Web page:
Fairfield County’s single-family housing market got off to a rocky start in the first quarter of this year, according to data released by Douglas Elliman Real Estate, with the average sales price recording a year-over-year decline for the seventh consecutive quarter and the number of sales decreasing for the fifth consecutive quarter.
The county’s luxury market was also battered, with the average size of a luxury sale shrinking for the fourth time in the past five quarters.
The average sales price in Fairfield County for all residential properties during the first quarter was $545,179, down from the $592,933 in the fourth quarter of 2018 and down from the $636,369 in the first quarter of 2018. The median sales price of $359,450 marked a drop from the $375,000 in the previous quarter and was 6.6% lower than the $385,000 from one year earlier.
The number of closed sales for all residential properties during the first quarter totaled 1,968, a 25.2% drop from the 2,632 closed sales in the fourth quarter, but only a 2.6% decline from the 2,021 closed sales in the first quarter of 2018. The average number of days on market totaled 137 in the first quarter, up from the 113 days in the previous quarter and slightly lower than the 145 days from one year earlier.
The average sales price for a single-family Fairfield County home in the first quarter was $618,118, down from the $677,398 in the fourth quarter, and a 17.7% drop from the $751,434 in the first quarter of 2018. The median single-family sales price in the first quarter was $420,000, unchanged from the previous quarter and down from the $466,500 one year earlier.
A total of 1,446 single-family homes were sold in the first quarter, which was lower than the 1,960 sales in the fourth quarter and the 1,484 sales in last year’s first quarter. And as sales were down, the inventory was up: 3,860 properties were listed in the first quarter, compared with 3,429 in the previous quarter and 3,739 one year earlier.
The average sales price for condos in Fairfield County during the first quarter was $343,127, slightly below the $346,068 price from the fourth quarter, but a 7.8% increase from the $318,388 in the first quarter of 2018. The first quarter’s median sales price of $265,000 represented a 2.7% uptick from the previous quarter’s $258,000, and a 6% rise from the $250,000 price set one year earlier.
There were 673 condos sold in the first quarter, compared with 673 in the fourth quarter and 537 in 2018’s first quarter. This sector’s active inventory of 832 properties was higher than the previous quarter’s 743 but below the 870 listed one year earlier.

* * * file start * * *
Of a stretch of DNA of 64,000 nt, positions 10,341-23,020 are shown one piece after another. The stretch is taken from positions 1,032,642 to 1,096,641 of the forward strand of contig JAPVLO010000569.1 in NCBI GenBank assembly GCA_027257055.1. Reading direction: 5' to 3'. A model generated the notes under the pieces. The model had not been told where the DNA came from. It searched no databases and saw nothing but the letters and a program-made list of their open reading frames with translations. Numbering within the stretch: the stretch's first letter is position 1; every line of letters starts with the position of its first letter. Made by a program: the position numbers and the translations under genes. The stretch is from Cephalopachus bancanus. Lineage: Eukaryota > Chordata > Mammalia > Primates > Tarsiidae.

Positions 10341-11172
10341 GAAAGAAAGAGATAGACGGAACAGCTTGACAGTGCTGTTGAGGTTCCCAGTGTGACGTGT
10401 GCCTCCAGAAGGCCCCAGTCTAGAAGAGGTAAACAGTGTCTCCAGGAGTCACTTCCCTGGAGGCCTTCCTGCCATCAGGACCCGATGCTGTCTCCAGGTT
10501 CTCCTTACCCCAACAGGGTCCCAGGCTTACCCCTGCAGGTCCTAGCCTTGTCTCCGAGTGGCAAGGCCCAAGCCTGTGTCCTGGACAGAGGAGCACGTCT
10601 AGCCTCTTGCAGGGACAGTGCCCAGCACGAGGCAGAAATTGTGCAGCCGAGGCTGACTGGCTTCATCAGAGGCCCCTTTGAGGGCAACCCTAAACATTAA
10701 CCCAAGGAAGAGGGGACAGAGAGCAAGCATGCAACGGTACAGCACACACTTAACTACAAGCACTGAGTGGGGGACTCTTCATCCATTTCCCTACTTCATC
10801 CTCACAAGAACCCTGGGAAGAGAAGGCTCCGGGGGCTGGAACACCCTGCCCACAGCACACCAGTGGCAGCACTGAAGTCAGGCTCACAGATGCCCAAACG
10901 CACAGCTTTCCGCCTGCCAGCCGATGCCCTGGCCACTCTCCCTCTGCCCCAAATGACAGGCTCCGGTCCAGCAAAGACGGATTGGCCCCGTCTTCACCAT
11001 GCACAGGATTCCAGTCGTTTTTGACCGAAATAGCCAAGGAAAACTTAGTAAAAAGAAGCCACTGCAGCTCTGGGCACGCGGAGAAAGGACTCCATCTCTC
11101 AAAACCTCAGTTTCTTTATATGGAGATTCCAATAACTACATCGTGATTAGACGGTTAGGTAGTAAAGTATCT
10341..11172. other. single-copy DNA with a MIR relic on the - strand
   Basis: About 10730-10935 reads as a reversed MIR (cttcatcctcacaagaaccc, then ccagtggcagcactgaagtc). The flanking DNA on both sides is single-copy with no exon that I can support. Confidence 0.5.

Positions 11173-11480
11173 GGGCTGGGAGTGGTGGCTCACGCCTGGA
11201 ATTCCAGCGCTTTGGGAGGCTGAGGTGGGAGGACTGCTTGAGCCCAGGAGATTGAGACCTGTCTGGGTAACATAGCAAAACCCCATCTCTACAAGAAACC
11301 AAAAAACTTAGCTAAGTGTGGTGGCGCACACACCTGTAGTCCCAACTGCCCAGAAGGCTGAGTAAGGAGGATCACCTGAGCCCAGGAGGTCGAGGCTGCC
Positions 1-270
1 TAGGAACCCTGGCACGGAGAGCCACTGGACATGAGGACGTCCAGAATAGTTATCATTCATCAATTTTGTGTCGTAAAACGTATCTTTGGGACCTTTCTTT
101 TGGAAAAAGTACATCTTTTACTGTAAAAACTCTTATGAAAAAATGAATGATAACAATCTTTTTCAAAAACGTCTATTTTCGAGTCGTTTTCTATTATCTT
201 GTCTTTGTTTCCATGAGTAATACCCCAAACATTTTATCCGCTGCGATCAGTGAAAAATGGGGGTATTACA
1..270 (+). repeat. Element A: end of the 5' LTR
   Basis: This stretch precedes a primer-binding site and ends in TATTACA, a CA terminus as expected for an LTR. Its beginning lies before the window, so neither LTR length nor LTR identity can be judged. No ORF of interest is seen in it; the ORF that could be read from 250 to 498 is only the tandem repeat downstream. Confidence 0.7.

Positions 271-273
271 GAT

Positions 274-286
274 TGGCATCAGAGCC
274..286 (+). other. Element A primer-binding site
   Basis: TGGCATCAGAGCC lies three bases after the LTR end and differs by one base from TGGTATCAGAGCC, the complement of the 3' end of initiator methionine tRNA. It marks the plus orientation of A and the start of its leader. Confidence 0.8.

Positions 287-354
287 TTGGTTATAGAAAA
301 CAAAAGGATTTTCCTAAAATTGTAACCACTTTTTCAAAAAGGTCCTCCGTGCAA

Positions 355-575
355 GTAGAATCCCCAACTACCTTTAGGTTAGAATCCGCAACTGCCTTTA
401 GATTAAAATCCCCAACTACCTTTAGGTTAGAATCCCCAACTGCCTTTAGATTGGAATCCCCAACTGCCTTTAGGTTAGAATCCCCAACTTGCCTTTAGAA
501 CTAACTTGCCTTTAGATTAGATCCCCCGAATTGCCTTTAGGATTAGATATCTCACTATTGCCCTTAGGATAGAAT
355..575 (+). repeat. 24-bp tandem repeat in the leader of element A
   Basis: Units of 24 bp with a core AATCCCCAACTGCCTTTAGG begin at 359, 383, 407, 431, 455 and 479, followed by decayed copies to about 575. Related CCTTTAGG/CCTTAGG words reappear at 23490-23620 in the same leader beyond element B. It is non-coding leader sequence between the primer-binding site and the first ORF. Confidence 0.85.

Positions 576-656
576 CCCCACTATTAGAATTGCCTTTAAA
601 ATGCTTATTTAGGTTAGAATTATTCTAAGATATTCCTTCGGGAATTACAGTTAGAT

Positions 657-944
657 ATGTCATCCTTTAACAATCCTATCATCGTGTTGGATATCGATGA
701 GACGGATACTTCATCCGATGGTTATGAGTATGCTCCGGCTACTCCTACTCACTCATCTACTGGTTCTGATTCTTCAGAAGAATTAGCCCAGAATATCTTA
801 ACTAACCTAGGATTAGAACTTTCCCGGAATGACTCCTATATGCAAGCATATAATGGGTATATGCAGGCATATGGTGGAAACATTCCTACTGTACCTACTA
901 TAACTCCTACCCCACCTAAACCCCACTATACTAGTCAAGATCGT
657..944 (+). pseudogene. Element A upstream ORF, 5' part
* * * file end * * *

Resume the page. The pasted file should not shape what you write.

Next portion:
In Fairfield County’s luxury market – which combines both single-family properties and condos for its total data – the average first-quarter sales price was $1.99 million, down from the fourth quarter’s $2.3 million and a 23.5% fall from the $2.6 million price set in the first quarter of last year. The median sales price of $1.58 million was lower than the previous quarter’s $1.8 million and 20.7% lower than the $1.99 million price from one year earlier.
Sales activity in the luxury market totaled 197 properties, compared with 267 in the previous quarter and 203 one year before. The first quarter’s active listing inventory of 1,607 properties was higher than the 1,109 in the fourth quarter and the 1,509 one year earlier.
Among the Fairfield County submarkets, Greenwich recorded the highest average sales prices for a single-family home at $2.3 million and for a condo at $960,000. Greenwich’s condo sales have been rising for three of the last four quarters, while its single-family sales level fell to the lowest first-quarter total in eight years.
“We are seeing continued declines in sales size in Greenwich, as well as all of Fairfield County, as buyers showed more interest in smaller-sized properties on the low end of the market,” said Scott Elwell, Douglas Elliman’s senior executive regional manager of Westchester and New England. “This has spurred sales activity in the Greenwich condo market, and by comparison, the single family and luxury markets appeared to weaken. It’s still unclear if this will be a long-term trend or if we’re observing volatility as the market adjusts to the tax law impact.”